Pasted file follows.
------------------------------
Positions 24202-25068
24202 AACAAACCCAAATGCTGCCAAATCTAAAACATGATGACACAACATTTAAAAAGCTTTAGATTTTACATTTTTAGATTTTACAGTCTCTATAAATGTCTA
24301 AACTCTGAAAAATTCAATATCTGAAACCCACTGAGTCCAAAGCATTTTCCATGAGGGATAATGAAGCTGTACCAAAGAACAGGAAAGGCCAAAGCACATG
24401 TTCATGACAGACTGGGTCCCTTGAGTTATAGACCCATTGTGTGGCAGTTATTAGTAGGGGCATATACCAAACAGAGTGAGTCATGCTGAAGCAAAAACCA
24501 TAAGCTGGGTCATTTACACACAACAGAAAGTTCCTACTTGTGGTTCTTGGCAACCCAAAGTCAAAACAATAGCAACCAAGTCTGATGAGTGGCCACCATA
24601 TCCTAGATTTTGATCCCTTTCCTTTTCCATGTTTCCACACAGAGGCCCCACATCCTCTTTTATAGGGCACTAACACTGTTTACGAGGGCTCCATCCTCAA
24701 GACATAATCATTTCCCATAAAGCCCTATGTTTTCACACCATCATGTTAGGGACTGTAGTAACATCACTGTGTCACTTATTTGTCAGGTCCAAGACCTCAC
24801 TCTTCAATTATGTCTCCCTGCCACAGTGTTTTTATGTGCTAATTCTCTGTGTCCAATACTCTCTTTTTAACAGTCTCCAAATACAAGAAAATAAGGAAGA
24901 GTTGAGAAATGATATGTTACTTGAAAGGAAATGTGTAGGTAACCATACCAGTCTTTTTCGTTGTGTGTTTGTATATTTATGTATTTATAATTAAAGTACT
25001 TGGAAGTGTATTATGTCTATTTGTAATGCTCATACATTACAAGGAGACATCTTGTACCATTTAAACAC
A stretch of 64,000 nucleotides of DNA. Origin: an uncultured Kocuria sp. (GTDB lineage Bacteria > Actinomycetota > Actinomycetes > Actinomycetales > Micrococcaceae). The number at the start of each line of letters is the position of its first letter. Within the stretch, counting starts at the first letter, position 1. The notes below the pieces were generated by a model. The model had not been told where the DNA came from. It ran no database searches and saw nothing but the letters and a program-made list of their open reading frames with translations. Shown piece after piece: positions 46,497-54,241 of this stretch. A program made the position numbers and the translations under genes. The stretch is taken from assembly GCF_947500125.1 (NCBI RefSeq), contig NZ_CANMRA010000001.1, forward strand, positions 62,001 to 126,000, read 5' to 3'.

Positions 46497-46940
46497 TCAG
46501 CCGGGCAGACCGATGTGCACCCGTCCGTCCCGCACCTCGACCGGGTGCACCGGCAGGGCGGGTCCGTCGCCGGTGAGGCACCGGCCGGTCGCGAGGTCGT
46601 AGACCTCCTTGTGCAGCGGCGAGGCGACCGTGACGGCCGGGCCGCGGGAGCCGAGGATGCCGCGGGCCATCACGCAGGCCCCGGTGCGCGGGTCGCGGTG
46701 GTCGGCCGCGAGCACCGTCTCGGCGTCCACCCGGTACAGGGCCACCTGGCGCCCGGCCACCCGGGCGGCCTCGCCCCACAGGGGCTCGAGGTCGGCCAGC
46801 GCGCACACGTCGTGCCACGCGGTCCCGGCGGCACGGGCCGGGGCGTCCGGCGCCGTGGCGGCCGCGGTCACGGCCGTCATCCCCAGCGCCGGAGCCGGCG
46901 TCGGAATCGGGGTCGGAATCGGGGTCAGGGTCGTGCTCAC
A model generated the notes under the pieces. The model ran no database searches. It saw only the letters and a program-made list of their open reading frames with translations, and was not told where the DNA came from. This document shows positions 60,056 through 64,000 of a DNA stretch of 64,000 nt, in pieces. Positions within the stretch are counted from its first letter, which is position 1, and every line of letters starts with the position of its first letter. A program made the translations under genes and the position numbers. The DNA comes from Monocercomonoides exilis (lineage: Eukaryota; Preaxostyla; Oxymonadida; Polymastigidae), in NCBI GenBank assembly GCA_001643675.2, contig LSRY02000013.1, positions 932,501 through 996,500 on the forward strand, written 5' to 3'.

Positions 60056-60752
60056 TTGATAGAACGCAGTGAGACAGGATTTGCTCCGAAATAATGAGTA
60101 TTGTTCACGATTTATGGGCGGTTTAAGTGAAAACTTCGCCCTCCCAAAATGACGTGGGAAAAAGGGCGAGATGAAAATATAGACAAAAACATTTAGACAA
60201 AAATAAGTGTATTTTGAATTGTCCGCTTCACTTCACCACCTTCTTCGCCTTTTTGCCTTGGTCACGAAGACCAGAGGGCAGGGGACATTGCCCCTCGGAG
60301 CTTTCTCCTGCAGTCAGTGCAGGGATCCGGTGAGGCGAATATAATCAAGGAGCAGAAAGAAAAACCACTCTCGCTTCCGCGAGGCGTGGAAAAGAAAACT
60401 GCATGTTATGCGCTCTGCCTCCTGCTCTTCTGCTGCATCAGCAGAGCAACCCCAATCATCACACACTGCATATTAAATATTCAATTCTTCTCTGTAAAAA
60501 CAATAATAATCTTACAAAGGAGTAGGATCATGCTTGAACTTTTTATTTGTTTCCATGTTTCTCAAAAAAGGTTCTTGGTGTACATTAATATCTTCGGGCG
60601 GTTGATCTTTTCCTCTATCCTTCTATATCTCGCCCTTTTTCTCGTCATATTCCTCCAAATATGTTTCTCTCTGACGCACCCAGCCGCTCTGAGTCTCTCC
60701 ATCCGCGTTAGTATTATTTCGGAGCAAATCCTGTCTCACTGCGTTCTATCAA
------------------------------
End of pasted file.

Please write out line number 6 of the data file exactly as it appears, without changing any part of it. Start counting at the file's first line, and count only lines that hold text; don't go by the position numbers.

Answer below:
24601 TCCTAGATTTTGATCCCTTTCCTTTTCCATGTTTCCACACAGAGGCCCCACATCCTCTTTTATAGGGCACTAACACTGTTTACGAGGGCTCCATCCTCAA